To achieve the objective, numerical simulations of the two-dimensional model composed of multi-layer cover, vault, containers and unsaturated zone was conducted. And the flux of infiltrated water at various interfaces was estimated. The behavior of infiltrated water for each disposal scenario was simulated using FEFLOW (Finite Element subsurface FLOW). FEFLOW is a numerical simulation software to simulate the flow in porous media under saturated and unsaturated condition and it is effective in reflecting the spatial characteristics of complex structures.

    3.1 Disposal Scenarios Considered in Numerical Simulation

    In order to evaluate the effect of emplacement of the radioactive waste containers on infiltrated water, various disposal scenarios were composed. To compose the various disposal scenarios, containers to be disposed of in the second phase disposal facility were considered. 200 L drum and 860 L PC-HIC (Polymer Concrete High Integrity Container), Small type 2 and Medium type 2 were considered as disposal containers. Small type 2 and Medium type 2 are new types of disposal containers for decommissioning wastes derived from the ‘Development of Waste package, Transportation and Disposal containers for Decommissioning wastes of nuclear power plant’ research [5]. Table 2 is the detailed specification of the containers reflected in the disposal scenarios. Disposal scenarios considered in numerical simulation are set as four scenarios. The first scenario is to stack 6,885 200 L drums in 9 floors (Scenario 1). The second disposal scenario is stacking 600 small type-2 containers in 6 floors and then stacking 1,530 200 L drums in 2 floors on the top of them (Scenario 2). The third disposal scenario is stacking small type-2 containers same as the second scenario, and then stacking 216 PC-HICs on the top of the small type-2 containers (Scenario 3). The last disposal scenario is 420 medium type-2 containers in 6 floors and then stacking 1,530 200 L drums in 2 floors (Scenario 4). Fig. 2 shows the disposal scenario considered for the infiltration assessment.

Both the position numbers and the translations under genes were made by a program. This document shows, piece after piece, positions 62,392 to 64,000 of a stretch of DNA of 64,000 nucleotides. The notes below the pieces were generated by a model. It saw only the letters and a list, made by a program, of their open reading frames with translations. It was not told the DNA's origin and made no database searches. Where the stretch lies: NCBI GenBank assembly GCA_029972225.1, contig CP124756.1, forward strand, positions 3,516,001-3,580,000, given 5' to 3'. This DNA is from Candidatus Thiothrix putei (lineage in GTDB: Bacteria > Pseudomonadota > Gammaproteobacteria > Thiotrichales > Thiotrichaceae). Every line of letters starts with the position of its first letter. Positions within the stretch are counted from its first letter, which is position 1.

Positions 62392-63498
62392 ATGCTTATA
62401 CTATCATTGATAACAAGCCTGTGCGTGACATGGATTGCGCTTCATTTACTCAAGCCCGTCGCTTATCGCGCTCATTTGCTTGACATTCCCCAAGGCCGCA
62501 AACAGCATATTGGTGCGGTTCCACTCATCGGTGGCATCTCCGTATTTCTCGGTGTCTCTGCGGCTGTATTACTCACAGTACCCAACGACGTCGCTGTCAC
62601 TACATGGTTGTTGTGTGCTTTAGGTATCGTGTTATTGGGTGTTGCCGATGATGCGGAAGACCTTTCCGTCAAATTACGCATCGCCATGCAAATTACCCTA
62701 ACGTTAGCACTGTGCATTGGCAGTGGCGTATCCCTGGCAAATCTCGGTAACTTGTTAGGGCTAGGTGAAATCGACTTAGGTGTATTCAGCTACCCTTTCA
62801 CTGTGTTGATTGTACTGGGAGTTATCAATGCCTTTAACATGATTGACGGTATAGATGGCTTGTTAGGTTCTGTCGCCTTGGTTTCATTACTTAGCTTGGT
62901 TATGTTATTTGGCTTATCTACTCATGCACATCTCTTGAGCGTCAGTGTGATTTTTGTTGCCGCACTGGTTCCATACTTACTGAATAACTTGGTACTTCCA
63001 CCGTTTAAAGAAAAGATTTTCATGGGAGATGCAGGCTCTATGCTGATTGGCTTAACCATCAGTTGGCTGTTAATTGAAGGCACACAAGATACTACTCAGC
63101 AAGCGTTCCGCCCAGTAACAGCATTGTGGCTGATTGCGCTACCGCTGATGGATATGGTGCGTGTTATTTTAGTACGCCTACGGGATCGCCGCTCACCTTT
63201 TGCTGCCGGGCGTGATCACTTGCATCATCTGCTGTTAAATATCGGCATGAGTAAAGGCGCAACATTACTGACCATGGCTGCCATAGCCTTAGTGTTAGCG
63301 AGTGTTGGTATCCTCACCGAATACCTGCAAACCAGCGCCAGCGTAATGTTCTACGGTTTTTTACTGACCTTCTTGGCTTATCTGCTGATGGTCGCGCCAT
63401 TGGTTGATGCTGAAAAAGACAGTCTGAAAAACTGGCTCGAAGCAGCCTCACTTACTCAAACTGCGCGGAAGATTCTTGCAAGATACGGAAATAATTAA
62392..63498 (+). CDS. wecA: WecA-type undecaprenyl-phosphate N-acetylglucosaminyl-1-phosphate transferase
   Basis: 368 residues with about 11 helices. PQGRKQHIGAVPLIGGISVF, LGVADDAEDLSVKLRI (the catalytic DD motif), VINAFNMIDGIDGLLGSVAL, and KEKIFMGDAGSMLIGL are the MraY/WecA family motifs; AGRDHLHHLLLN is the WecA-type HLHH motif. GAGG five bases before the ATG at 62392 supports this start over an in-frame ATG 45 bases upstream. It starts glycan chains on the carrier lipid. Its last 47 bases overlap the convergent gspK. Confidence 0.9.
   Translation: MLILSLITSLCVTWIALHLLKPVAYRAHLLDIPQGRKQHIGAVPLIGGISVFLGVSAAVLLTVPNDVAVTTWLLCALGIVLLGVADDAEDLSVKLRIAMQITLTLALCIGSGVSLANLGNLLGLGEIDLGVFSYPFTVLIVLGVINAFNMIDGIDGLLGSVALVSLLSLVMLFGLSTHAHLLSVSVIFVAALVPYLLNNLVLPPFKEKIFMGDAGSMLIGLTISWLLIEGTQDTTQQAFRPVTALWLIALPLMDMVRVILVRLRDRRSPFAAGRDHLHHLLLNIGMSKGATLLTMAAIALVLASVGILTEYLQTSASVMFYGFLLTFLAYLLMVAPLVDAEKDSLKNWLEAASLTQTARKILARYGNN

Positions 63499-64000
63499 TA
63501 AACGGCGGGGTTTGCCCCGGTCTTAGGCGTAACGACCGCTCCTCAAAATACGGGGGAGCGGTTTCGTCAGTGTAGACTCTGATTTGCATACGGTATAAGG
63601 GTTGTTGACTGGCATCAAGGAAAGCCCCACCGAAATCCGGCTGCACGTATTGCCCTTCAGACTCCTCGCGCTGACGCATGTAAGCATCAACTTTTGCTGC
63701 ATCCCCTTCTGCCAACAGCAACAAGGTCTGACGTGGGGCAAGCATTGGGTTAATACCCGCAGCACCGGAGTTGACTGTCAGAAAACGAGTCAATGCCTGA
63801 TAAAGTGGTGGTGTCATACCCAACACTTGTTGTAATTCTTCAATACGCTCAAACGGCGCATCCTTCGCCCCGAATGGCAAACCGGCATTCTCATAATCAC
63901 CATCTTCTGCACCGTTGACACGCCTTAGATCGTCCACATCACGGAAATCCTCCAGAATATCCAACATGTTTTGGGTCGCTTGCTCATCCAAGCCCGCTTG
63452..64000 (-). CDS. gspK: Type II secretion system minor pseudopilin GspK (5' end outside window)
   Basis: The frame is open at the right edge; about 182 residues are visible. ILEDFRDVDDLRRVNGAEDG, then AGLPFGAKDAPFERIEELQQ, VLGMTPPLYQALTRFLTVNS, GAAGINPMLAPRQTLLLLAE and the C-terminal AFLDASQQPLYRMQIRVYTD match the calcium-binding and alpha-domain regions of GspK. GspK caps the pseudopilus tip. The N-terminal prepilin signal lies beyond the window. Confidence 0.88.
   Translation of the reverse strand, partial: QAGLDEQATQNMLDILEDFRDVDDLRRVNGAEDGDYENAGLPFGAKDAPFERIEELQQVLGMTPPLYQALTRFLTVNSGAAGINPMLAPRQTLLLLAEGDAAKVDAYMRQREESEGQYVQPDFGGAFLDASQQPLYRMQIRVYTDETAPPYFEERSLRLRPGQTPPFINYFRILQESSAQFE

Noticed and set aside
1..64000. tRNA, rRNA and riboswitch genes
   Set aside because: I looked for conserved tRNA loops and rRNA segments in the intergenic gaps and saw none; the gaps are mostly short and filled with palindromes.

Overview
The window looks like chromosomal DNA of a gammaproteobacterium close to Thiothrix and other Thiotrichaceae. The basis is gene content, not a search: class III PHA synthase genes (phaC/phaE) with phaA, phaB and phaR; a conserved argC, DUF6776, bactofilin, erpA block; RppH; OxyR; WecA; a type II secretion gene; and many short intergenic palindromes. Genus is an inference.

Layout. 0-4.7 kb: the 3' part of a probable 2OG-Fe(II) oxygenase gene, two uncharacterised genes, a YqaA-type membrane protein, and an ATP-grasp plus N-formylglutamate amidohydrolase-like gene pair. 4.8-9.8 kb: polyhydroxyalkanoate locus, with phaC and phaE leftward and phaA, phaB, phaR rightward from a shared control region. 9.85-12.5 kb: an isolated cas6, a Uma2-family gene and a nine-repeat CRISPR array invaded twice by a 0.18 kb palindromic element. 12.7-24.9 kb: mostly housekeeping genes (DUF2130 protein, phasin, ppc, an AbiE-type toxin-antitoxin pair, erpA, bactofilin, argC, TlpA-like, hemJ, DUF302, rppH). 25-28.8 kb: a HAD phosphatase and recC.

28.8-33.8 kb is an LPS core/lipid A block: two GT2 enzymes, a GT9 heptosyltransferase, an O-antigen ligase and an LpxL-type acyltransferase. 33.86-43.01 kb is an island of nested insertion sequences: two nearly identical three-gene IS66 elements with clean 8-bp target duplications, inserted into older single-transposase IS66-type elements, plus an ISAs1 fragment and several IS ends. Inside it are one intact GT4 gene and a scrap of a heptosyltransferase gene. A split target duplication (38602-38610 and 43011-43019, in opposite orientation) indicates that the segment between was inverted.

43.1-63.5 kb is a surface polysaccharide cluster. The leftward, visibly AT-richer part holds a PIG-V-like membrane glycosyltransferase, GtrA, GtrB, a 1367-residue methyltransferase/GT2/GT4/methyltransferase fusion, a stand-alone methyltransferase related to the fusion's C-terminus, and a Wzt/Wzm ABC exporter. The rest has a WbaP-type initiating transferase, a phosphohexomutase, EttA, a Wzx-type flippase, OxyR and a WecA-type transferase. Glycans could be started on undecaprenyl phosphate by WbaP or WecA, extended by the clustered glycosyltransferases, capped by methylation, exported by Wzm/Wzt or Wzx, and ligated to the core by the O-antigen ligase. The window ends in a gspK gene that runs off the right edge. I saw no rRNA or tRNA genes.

3.2 Governing Equation

    The flow in the unsaturated or variably porous media model is based on the Richard's equation written in the following [6].

    s ( ψ ) S o ψ t + ε s t { K r K f μ [ ψ + ( 1 + χ ) e ] } Q=0
    (1)

    S e = S S r S s S r = { 1 [ 1 + | αψ | n ] m ψ<0 1 ψ 0
    (2)

    k r = S e 1 2 [ 1 ( 1 S e 1 m ) m ] 2
    (3)

    The advantage of equation 1 is only one primary variable (ψ) remains to be solved for the flow problem. In equation 1, S [-] is saturation, ψ [L] is pressure head, So [L−1] is specific storage coefficient, t [T] is time, ε [-] is porosity, Kr [-] is relative permeability, Κ [LT−1] is tensor of hydraulic conductivity, ƒμ [-] is viscosity relation function, χ [-] is buoyancy coefficient, e [-] is gravitational unit vector, Q [LT−1] is supply (source/sink) mass.